WASHINGTON (AP) — With New York's crucial presidential nominating contest looming, Democratic candidate Hillary Clinton is framing gun laws in Bernie Sanders' home state of Vermont as a primary culprit of violent crime in the Empire State.
Her latest offensive, however, depends on a narrow and arguably irrelevant use of federal gun data.
Speaking on Long Island, New York, this week, Clinton said that when Sanders is "challenged on his gun stances, he frequently says: 'Well, I represent Vermont. It's a small, rural state.'"
Clinton added: "Here's what I want you to know: Most of the guns that are used in crimes and violence and killings in New York come from out of state. The state that has the highest per-capita number of those guns that end up committing crime in New York come from Vermont."
That drew audible gasps from her audience, convened by the campaign to talk specifically about gun laws.
For months, Clinton has used the gun issue to cast Sanders as a minion for gun makers and out of step with a Democratic primary electorate that favors tighter firearms restrictions. While technically correct, her latest charge relies on a carefully crafted framing of statistics.
The U.S. Bureau of Alcohol, Tobacco and Firearms compiles data about weapons recovered from crime scenes nationwide, along with data, where possible, about where those guns were originally sold by licensed dealers. The agency reports that in 2014, law enforcement officials in New York recovered and traced 7,686 guns.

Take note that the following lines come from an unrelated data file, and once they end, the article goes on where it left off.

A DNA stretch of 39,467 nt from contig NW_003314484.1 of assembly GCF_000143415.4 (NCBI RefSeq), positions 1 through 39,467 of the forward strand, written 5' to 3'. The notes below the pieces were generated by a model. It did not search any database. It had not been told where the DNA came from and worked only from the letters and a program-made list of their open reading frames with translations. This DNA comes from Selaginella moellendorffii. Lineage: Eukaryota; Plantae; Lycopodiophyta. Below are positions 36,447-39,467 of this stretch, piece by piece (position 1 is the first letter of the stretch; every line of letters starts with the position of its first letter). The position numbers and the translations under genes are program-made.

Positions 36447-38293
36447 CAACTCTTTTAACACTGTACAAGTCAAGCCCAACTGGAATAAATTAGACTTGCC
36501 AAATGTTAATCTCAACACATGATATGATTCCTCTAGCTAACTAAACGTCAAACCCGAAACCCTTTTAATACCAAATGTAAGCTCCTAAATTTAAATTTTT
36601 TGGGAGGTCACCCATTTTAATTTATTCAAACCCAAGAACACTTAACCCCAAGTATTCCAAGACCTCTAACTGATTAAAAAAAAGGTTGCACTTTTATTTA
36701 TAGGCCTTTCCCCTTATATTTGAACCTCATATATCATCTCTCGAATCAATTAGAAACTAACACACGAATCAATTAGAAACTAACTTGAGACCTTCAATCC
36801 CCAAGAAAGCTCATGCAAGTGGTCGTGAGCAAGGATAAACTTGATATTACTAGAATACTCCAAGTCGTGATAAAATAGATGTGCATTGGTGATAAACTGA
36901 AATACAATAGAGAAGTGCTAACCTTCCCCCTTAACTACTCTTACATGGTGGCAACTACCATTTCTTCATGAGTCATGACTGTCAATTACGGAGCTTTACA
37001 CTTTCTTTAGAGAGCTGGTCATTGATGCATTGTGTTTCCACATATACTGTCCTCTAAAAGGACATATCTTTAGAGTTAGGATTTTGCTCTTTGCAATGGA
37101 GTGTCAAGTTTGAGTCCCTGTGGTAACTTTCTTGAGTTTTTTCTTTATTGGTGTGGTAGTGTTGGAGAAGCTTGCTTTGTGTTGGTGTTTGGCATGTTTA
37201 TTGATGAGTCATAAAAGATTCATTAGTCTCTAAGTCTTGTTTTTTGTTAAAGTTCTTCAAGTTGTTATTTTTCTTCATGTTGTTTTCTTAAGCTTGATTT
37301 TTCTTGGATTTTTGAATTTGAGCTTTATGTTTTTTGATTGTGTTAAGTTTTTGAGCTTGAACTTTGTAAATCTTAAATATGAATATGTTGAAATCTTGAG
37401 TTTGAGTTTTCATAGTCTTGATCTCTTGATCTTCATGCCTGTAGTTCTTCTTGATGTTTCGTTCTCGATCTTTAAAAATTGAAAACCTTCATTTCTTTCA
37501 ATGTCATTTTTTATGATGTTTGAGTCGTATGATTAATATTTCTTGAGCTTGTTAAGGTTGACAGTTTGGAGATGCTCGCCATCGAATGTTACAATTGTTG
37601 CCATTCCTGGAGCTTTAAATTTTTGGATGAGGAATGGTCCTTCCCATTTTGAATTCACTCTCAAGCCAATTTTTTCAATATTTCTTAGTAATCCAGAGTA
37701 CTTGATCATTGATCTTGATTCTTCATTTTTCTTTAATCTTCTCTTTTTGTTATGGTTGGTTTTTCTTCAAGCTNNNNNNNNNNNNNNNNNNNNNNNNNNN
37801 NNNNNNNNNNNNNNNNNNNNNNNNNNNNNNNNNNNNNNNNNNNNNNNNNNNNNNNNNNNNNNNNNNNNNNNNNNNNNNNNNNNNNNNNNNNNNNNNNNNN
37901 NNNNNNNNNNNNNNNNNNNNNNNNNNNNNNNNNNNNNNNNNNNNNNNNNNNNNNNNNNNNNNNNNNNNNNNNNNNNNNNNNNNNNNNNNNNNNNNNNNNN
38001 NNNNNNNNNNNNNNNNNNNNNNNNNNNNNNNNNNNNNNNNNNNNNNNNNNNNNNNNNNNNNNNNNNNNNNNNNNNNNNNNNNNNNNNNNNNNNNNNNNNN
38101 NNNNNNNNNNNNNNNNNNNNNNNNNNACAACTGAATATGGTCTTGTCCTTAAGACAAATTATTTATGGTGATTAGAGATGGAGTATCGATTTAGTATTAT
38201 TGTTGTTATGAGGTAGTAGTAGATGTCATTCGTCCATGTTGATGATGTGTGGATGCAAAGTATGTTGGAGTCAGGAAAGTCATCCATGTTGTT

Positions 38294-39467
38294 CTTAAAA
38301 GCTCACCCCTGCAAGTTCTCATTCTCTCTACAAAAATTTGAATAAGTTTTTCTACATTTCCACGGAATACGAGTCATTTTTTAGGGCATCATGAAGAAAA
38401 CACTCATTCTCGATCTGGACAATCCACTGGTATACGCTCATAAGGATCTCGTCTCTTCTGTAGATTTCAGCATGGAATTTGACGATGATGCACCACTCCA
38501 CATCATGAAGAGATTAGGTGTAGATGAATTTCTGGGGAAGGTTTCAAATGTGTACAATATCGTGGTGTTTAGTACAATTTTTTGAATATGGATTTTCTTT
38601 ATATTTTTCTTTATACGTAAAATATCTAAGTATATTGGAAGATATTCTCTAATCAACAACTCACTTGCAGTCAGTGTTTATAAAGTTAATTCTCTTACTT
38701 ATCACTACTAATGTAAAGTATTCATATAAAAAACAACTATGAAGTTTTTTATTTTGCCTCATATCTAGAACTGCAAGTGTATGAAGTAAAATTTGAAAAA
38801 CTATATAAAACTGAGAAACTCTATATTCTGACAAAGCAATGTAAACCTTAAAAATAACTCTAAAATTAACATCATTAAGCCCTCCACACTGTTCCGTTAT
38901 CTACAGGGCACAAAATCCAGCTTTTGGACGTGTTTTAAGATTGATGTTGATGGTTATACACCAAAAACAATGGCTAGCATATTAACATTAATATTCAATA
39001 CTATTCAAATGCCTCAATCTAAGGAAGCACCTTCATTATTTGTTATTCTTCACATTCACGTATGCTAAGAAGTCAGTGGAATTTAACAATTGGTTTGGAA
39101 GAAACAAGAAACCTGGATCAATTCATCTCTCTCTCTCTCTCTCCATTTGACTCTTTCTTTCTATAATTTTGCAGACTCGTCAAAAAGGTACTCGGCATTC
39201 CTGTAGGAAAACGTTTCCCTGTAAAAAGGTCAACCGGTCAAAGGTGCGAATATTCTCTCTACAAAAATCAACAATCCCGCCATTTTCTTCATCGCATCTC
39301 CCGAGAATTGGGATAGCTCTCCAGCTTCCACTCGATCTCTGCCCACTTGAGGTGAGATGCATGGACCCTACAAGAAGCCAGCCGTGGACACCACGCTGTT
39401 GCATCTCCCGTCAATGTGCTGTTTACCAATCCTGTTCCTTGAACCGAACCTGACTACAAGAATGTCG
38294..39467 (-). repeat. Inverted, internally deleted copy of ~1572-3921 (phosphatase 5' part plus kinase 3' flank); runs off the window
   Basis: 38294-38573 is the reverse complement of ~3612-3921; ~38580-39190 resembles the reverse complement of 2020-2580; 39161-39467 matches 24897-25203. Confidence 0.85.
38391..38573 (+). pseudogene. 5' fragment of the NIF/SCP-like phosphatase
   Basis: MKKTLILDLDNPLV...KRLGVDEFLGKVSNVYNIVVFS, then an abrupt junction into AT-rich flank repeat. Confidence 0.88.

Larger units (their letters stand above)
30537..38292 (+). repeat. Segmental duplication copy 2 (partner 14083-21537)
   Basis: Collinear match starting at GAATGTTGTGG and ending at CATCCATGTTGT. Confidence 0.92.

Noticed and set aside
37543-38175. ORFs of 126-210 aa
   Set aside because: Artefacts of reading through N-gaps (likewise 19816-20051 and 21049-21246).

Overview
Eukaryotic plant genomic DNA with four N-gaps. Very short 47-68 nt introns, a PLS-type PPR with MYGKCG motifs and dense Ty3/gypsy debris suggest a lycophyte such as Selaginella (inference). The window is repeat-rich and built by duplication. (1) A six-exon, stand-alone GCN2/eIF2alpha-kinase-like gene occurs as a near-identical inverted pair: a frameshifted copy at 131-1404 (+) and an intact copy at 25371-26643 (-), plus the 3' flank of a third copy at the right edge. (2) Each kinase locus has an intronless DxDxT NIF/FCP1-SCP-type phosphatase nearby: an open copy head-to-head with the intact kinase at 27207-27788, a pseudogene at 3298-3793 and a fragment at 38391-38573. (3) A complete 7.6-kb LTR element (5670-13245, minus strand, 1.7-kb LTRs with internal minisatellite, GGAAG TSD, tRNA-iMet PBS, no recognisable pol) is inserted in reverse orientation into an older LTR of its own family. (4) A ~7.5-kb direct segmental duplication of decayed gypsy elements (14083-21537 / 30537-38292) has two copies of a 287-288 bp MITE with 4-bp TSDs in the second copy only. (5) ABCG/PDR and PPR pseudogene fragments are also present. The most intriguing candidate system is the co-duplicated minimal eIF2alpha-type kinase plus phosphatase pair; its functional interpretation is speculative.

The state itself was the source for 1,397 of the weapons, making it the leader in absolute numbers. Virginia was runner-up, with 395. Vermont ranked 15th on the list, accounting for 55 of the weapons — less than 1 percent of the total.
Yet Vermont ranks 49th in population among the 50 states, with 626,042 residents in 2014. That means on a per-person basis, Vermont becomes the top source of guns recovered in New York and traced to their origin.
By comparison, neighboring Pennsylvania accounted for 371 of the recovered weapons in New York. But with its population of 12.8 million, Pennsylvania's per capita contribution was one weapon for every 34,508 residents.
John Roman, a senior fellow at the Urban Institute, said Clinton's analysis was statistically correct but focused on the wrong numbers. "It doesn't matter how many people live in Vermont. It matters how many bad gun dealers there are," Roman said.
He said even just two bad dealers could easily be responsible for the 55 guns traced in New York in 2014. More important, he said, is examining where and how guns move around the country, such as via the "Iron Pipeline." The so-called pipeline funnels guns from states with looser gun laws to those with strict local regulations, such as New York and New Jersey.
The Sanders campaign criticized Clinton's tactic. "No wonder so many people say they don't trust her," spokesman Michael Briggs said via email, adding that Vermont contributes only a "tiny fraction of the overall out-of-state guns" recovered annually in New York.
A separate Sanders campaign statement also noted that Clinton has welcomed support from Vermont Gov. Peter Shumlin, who said, "I think you'd have a hard time convincing Vermonters that New York's crime problems are coming from Vermont."
Clinton's campaign says the comparison still is relevant. Because Vermont is among states with the fewest barriers to gun purchases, aides say, it is ripe for exporting weapons to states like New York, which boasts some of the nation's toughest weapons regulations. They say that makes Clinton's case on the need for tougher national regulations that apply across all states.
Associated Press reporter Lisa Lerer contributed to this report. Barrow reported from Atlanta.
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